Fig. 8: Working model.
figure 8

In this working model, we depict a signaling pathway involving Wnt/β-catenin/TCF4-FOXP4-PTK7. FOXP4 acts as a transcriptional target of Wnt/β-catenin/TCF4 signaling and enhances the transcription of PTK7, consequently promoting the development and progression of OV tumors.


Detecting ovarian cancer early poses significant challenges, often resulting in diagnoses at advanced stages where therapeutic interventions frequently fall short of achieving complete remission. The quest for effective treatments for ovarian cancer is intricately intertwined with unraveling its molecular mechanisms. In this investigation, we delved into the intricate pathogenesis of ovarian cancer, shedding light on the pivotal role of FOXP4 as a potent oncogenic driver. Our findings reveal aberrant upregulation of FOXP4 mRNA, correlating with poor prognostic outcomes in ovarian cancer tissues, through integration of data from the TCGA and GEO databases. Activation of the Wnt signaling pathway is concomitant with escalated FOXP4 protein expression, a phenomenon further substantiated by our verification of Wnt downstream transcription factor TCF4’s role in inducing this upregulation. FOXP4 emerges as a novel transcriptional target of Wnt/β-catenin/TCF4 signaling. Suppression of FOXP4 markedly attenuates tumor cell proliferation and inhibits tumor growth, with implications potentially linked to the EMT pathway. Furthermore, FOXP4 drives the mRNA expression of proteins pertinent to the Wnt/β-catenin signaling pathway, a pathway widely acknowledged for its pivotal regulatory role in tumor cell proliferation, migration, and invasion. Experimental evidence underscores FOXP4’s role as a transcriptional activator of PTK7, thereby facilitating ovarian cancer progression. Significantly, silencing PTK7 mitigates these malignant traits. In essence, FOXP4 emerges as a pivotal transcriptional target within the Wnt/β-catenin/TCF4 signaling axis, regulating the downstream transcription factor PTK7 and thereby fostering tumor proliferation, migration, and invasiveness.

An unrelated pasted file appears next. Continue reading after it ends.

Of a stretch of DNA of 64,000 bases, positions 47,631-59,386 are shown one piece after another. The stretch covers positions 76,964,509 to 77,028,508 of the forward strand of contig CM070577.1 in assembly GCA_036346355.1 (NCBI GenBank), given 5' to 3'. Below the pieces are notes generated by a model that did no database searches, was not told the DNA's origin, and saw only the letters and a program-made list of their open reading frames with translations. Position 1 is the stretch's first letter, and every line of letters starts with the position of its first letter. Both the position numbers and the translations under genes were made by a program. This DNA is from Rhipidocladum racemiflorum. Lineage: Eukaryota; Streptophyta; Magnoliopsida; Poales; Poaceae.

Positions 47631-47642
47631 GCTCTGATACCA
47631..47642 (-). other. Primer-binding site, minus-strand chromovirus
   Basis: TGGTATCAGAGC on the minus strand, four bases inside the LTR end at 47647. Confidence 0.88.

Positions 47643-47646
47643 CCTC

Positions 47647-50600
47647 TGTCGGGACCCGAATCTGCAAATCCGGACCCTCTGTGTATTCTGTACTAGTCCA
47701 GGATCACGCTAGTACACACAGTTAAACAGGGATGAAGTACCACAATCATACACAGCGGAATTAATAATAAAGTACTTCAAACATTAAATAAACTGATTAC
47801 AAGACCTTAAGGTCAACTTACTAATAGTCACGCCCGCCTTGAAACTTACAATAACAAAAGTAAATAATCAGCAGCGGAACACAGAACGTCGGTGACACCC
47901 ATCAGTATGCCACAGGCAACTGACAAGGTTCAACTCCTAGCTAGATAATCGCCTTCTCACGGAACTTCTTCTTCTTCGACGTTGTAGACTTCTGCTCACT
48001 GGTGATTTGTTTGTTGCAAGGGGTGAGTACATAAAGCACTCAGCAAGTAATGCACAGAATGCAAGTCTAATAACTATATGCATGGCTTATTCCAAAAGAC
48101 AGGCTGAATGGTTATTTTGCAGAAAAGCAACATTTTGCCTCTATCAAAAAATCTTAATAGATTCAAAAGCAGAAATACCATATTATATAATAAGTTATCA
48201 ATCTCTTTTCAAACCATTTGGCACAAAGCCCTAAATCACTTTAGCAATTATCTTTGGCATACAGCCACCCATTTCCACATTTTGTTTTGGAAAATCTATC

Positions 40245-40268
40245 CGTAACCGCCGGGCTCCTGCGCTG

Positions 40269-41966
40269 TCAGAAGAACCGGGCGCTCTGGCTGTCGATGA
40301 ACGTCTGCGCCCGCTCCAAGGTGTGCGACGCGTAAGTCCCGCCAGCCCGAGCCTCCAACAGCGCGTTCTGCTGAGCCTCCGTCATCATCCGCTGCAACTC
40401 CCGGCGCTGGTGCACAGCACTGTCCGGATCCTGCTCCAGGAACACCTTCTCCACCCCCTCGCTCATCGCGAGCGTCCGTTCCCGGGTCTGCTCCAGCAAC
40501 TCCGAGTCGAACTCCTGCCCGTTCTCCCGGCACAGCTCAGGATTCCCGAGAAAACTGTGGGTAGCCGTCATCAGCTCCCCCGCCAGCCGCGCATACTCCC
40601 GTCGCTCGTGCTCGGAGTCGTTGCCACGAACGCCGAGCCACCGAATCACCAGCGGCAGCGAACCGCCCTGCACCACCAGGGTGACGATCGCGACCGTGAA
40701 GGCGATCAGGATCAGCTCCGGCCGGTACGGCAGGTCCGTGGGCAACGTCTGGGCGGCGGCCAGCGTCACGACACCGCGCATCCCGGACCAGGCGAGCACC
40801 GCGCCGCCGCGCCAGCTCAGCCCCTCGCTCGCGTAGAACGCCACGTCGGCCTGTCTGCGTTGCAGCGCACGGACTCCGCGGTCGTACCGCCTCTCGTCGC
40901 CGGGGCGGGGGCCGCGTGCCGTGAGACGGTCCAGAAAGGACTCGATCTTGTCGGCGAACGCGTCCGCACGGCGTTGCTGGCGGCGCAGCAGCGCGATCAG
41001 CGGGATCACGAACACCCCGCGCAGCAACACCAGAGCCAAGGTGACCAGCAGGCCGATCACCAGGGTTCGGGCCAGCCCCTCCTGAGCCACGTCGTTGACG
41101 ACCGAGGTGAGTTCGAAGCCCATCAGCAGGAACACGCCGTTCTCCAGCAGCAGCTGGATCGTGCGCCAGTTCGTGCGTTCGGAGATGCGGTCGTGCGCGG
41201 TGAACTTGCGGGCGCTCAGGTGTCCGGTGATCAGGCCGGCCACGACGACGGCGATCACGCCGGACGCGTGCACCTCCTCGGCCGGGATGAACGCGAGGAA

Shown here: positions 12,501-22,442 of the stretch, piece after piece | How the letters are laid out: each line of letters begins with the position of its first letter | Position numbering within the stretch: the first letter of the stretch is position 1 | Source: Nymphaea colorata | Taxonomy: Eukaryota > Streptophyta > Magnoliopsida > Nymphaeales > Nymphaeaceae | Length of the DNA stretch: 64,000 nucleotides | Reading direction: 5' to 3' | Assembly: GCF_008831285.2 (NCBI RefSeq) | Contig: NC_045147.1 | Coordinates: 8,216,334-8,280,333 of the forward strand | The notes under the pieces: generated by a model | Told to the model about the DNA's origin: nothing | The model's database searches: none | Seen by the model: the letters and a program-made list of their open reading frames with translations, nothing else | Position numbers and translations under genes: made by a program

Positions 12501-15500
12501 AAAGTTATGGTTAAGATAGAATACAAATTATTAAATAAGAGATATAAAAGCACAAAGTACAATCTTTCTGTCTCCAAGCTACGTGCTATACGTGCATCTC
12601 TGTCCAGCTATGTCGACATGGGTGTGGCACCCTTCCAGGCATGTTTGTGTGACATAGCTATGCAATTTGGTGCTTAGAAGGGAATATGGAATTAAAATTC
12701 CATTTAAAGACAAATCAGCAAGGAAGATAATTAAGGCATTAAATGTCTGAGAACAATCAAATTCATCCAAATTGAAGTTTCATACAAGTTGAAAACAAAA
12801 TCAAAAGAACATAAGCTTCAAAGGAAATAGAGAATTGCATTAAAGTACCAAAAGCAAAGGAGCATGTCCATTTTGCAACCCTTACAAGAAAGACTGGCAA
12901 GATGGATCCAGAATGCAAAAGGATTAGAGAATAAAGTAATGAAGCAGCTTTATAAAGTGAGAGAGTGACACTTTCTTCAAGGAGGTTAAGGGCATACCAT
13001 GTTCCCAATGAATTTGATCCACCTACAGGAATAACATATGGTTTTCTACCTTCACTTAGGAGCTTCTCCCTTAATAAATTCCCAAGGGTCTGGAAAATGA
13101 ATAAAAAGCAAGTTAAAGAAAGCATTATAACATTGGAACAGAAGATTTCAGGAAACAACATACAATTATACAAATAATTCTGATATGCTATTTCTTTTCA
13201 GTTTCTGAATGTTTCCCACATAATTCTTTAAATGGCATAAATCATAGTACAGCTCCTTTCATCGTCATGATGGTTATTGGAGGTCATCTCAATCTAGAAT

The Wnt signaling pathway plays a pivotal role in a myriad of developmental and pathological phenomena, including physical maturation [23], cancer [24], and degenerative conditions [25]. Beyond these established functions, its involvement in novel physiological pathways, such as blood pressure regulation, underscores its potential to redefine hypertension management strategies [26]. Recent studies underscore the critical role of aberrant activity or mutations within the genes constituting the Wnt signaling network as key influencers in oncogenesis [27], encompassing colorectal [28] and a broad spectrum of other cancer types. Evidence firmly positions Wnt signaling as a fundamental arbiter of tissue homeostasis and a carcinogenic force across various malignancies [29]. Disruptions within the canonical Wnt/β-catenin axis are linked to a diverse array of cancers, where inhibiting this pathway has yielded promising anti-tumor outcomes [30]. Furthermore, research highlighting the interaction between PTK7/Otk and Wnt components, leading to the inhibition of standard Wnt signaling pathways [19], enriches our understanding. In the contemporary arena of targeted therapy, the Wnt signaling axis has risen as a pivotal target for anti-cancer drug development efforts. Yet, a comprehensive grasp of its molecular intricacies remains out of reach. Deciphering these intricate mechanisms promises to significantly propel forward our comprehension and the command over the Wnt pathway as a cancer therapeutic target.